3. A Better Pastime says:

    The anecdotal commentary applied to each of these bullet points has many holes. The early church was not baptizing naked as a ritual form in reverence to Christ being "stripped" through the course of his suffering through his beatings, while on his way to the cross, or while hanging from the cross. If we're speaking of the "early" church, then you would have to include the Church at Corinth. If you do include the Church of Corinth, then you can also say that the "early" church engaged in orgies; should that then also be accepted? There are no prophecies fulfilled by this supposed "nakedness", which Christ is never once referred to as ever having been "naked" in the new testament (ESV). Moreover, "naked", the term, or the physical state, is overwhelmingly referred to as a state of "disgrace" and "shame", and is never once referred to in any context as "very good". Only one time is "naked" referred to in a context that is not of "shame" or "disgrace" and that is in Genesis 2:25 (And the man and his wife were both naked and were not ashamed). Genesis 2:25 is the only time in scripture where "naked" is not referenced as a state of "shame"; scripture is clear on the matter of "nakedness":

    1.) Genesis 3:3 but of the tree of the knowledge of good and evil you shall not eat, for in the day that you eat of it you shall surely die.
    2.) Genesis 3:10 And he said, “I heard the sound of you in the garden, and I was afraid, because I was naked, and I hid myself.
    3.) Genesis 3:11 He said, “Who told you that you were naked? Have you eaten of the tree of which I commanded you not to eat?
    4.) Genesis 3:22 Then the Lord God said, “Behold, the man has become like one of us in knowing good and evil.

    One can ask the question at this point: "what was the first form of "evil" that man knew?

    Biblical hermeneutics is all about finding the correct interpretation of the inspired text. The purpose of biblical hermeneutics is to protect us from misapplying Scripture or allowing bias to color our understanding of truth.

    • NoahZark says:

      Regarding nude baptism -
      Cyril of Jerusalem 350 AD - “Having stripped yourselves, you were naked; in this also imitating Christ, who was stripped naked on the Cross, and by His nakedness put off from Himself the principalities and powers, and openly triumphed over them on the tree. For since the adverse powers made their lair in your members, you may no longer wear that old garment; I do not at all mean this visible one, but the old man, which waxes corrupt in the lusts of deceit. (Ephesians 4:22) May the soul which has once put him off, never again put him on, but say with the Spouse of Christ in the Song of Songs, I have put off my garment, how shall I put it on (Song of Songs 5:3)? O wondrous thing! You were naked in the sight of all, and were not ashamed ; for truly ye bore the likeness of the first-formed Adam, who was naked in the garden, and was not ashamed.”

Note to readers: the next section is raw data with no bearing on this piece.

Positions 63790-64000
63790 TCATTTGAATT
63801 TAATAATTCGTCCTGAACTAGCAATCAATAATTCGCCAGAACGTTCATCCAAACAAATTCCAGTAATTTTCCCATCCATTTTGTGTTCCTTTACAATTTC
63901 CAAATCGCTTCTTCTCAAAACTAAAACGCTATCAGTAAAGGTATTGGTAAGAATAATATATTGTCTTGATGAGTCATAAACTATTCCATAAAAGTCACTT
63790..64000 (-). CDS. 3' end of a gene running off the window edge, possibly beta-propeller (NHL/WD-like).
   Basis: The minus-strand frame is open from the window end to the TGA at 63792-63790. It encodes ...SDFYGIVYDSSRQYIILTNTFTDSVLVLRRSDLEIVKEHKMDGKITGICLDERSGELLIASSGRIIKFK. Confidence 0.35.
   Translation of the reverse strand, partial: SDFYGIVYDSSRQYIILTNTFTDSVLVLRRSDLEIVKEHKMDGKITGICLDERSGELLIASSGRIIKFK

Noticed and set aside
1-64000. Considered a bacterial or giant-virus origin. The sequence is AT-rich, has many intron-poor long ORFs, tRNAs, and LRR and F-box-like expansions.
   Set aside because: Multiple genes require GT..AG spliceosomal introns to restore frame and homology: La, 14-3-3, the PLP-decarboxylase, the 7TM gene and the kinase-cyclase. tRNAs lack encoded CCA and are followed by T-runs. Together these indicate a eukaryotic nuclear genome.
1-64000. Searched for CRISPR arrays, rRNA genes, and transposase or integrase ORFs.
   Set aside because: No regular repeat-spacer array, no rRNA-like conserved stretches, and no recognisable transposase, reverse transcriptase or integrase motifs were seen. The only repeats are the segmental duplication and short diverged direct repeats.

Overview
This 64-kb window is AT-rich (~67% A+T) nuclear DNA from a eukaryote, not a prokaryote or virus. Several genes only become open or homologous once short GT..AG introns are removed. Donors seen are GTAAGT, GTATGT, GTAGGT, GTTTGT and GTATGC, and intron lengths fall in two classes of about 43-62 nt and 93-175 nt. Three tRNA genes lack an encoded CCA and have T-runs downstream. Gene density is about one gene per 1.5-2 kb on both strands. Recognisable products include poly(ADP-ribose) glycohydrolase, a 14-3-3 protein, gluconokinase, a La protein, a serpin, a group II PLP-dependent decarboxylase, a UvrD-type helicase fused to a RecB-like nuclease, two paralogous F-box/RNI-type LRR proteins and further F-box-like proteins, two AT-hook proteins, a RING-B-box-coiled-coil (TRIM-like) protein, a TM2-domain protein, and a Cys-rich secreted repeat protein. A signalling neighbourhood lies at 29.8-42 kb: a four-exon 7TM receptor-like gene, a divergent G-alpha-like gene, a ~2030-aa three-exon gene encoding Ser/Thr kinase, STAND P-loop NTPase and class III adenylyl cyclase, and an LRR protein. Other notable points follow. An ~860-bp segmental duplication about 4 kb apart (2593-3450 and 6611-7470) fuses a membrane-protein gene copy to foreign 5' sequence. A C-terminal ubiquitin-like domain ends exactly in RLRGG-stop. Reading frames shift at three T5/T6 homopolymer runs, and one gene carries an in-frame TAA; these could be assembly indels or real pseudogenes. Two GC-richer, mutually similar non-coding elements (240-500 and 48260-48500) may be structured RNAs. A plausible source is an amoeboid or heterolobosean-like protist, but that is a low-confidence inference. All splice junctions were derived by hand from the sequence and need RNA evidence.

John Chrysostom - “Instructions to Catechumens” - Then [in the Old Testament days] it was slave toward master, but now, friend toward friend...Then there was nakedness, now there is nakedness.  But then the nakedness was a consequence of sin; now there is no sin.  Rather, now we strip to become freed from sin.  Then, he [Adam] put off the glory that had been his; now he [man] puts off the old man, and before he descends into the water, he puts it off just like a garment”

      No matter how intimate it is, the Bible only refers to activity that makes a woman to no longer be a virgin as prohibited acts. That would be regular intercourse. So no, I don’t think it’s sinful. Of course, that doesn’t make it wise.

      Masturbation is a gift from God so a single person can enjoy their body before the much more intimate marital act.

      Regarding anal, I believe this is the “leaving the natural use” that Paul is referring to in Romans 1, since women are incapable of having intercourse.

      Regarding fornication, the original Hebrew word means prostitution, and a 1st Century Jewish audience would have understood it that way.

  4. jbm1965 says:

    Noah - you reply “No exceptions. Everything we do is supposed to be an offering of worship”. So, according to your definition - murder, theft, adultery should be used as forms of worship? Bottom line, the Bible declares the marriage bed undefiled. Those are the actions that take place between Husband and wife. Our bodies and orgasms are for each other, they are not for others and sex/masturbation are not forms of worship. If we go with the adage that ejaculation is given to us by God, then we can say there are many other things that come out of our body that were created by God as well - those too would be inappropriate for an offering.